On the day before her 18th birthday, a young woman named Lyra wakes up to find herself all alone. Surrounded by the empty buildings in what was formerly the merrily bustling town of Wish, Lyra searches for clues to the fate of the vanished villagers. Fortunately for her, she finds help quickly. It turns out that her very considerate (and magical!) grandfather has left her a series of notes explaining that she has been trapped in a parallel “pocket” universe and must find a way to escape. With her grandfather’s fine penmanship to guide her, Lyra proceeds to embark on a quest to find her way home.
How was the Gaming Experience?
In general, the experience of playing Dream Chronicles: The Book of Air was a fun one, and I noticed several improvements over previous games in the series that made it feel new and fresh. The voice acting in particular was a nice innovation. While the general concept of voice acting in videogames is hardly novel, the dialogue in all the previous Dream Chronicles games was purely text-based, so this was a nice change of pace (although I did find myself missing some of the eerie music that had been so crucial in establishing mood and moving the story along in the previous games).
Another plus of the game was its improved graphics. The art design of Dream Chronicles: The Chosen Child (the previous installment in the series) was lovely; but in this game, the designers built upon the art style so that the graphics were considerably more sophisticated and less grainy. Some of the animation sequences were really quite beautiful, which is something I always enjoy seeing in videogames.
The most significant improvements to the game, though, lay in the puzzles themselves. Whereas the previous games focused largely on hunt-and-seek games (VERY rough on the eyes), The Book of Air contained more variety, and included puzzles that relied more heavily on logic, spatial reasoning, and creativity. In addition, the dream crystals I collected throughout the game actually served a more useful function than in the previous games, and hunting the crystals allowed me to unlock powers that could then be used to solve new puzzles. The game also contained a challenge mode, which gave the player the option of solving more difficult versions of the puzzles. Considering that I love puzzle games, this was a feature that I particularly appreciated. I seriously doubt I would have enjoyed the game as much if it had been too easy!
Sounds Great! Any Drawbacks?
Well, yeah. Despite its positive attributes, the game was definitely not without its flaws. The biggest drawback was the development of the story itself. Unfortunately, this happens to be the same problem I have had with all of the previous Dream Chronicles games, so I don’t have much hope that it will improve in the future. I did appreciate that they established a narrative distinction between this game and the previous ones (The Book of Air is the first in a new trilogy that takes place 10 years after the events of The Chosen Child). The game also saw the arrival of a new protagonist: Lyra, the half-mortal and half-fairy daughter of Faye. This was a smart move on the part of the developers, as it introduced freshness into the series, and also allowed the developers to play around with some new mechanics that would not have been possible with Lyra’s non-magical human mother as the central character.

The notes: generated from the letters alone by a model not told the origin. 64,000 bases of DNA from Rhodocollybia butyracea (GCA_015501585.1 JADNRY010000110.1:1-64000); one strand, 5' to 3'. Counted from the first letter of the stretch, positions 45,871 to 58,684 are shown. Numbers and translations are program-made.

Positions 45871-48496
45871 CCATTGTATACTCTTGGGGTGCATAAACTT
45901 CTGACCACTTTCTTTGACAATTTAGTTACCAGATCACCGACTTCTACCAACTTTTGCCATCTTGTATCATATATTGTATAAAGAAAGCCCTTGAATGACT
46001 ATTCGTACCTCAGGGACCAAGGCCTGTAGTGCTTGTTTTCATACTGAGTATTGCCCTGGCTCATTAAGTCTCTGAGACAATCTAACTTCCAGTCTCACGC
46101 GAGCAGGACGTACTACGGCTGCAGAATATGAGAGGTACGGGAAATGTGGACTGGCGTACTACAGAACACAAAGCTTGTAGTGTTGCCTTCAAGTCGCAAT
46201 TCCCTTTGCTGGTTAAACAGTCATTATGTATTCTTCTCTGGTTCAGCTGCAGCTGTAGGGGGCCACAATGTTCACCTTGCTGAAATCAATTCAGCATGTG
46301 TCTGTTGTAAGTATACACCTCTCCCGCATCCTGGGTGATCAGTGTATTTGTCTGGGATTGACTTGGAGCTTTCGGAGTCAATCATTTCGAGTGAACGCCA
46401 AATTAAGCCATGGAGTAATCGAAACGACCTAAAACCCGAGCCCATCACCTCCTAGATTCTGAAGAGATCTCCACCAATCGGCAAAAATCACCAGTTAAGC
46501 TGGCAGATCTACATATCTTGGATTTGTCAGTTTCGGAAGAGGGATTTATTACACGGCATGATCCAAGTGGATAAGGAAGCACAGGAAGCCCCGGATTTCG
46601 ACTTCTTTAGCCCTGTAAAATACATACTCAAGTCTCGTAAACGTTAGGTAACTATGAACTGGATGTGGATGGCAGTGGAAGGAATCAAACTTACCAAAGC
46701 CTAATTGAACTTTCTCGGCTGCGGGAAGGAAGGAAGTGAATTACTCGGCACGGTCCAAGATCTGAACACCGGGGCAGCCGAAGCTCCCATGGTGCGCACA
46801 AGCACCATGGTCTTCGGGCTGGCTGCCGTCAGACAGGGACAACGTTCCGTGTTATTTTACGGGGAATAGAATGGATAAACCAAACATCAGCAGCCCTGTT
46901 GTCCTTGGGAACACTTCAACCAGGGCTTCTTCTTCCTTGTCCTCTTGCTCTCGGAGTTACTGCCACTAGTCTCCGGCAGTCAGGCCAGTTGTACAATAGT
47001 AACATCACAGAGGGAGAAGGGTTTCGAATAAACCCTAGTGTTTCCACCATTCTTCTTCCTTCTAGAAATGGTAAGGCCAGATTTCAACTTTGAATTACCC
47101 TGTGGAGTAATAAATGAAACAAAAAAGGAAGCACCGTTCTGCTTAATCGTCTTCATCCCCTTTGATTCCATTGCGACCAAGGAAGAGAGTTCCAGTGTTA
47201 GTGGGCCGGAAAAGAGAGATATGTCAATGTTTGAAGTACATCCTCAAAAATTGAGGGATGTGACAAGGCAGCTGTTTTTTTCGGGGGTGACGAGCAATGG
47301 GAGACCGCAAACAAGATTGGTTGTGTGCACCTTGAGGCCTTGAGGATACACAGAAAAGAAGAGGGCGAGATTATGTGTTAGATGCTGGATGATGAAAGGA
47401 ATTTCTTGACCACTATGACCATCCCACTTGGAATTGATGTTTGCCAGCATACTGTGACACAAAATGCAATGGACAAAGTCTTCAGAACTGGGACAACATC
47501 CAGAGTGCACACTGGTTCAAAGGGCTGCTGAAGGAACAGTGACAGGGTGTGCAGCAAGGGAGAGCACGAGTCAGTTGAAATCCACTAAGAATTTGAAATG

Unfortunately, considerably less effort was made to develop Lyra as a character, which was a bit of a letdown. Like her mother, Lyra has no real flaws or virtues, so the result is a protagonist who doesn’t inspire much interest. In addition, the story arc of The Book of Air was an underdeveloped, albeit intriguing, one. As in the previous games, the action began with the inexplicable actions of a non-identifiable being who casts a spell for reasons unknown and thrusts the heroine into a set of circumstances for which she is wholly unprepared, thus beginning her journey into the unknown. (And yes, it really is that nebulous in the game.) Although the story did develop from there, the game never really answered the biggest questions it posed: namely, Who was doing this, and Why? There were certainly no answers to be found in the less-than-satisfying conclusion, although it was less disappointing than the end of The Chosen Child, probably because I was expecting the letdown this time around. As per the formula established by the previous games, The Book of Air ends on a cliffhanger, with a plot twist that prepares players for the next game in the series. It was hard to be impressed by this, however, since I am STILL WAITING for them to resolve the cliffhanger from the last game. I assume they’ll get to that particular plot point in the next game (HINT HINT), but until then, I guess I’ll just have to wonder.
Dream Chronicles: The Book of Air is an enjoyable game with some fun mechanics, and I’d happily recommend it for anyone looking to kill a few hours. As long as you don’t expect too much out of the story or characters, you should be fine.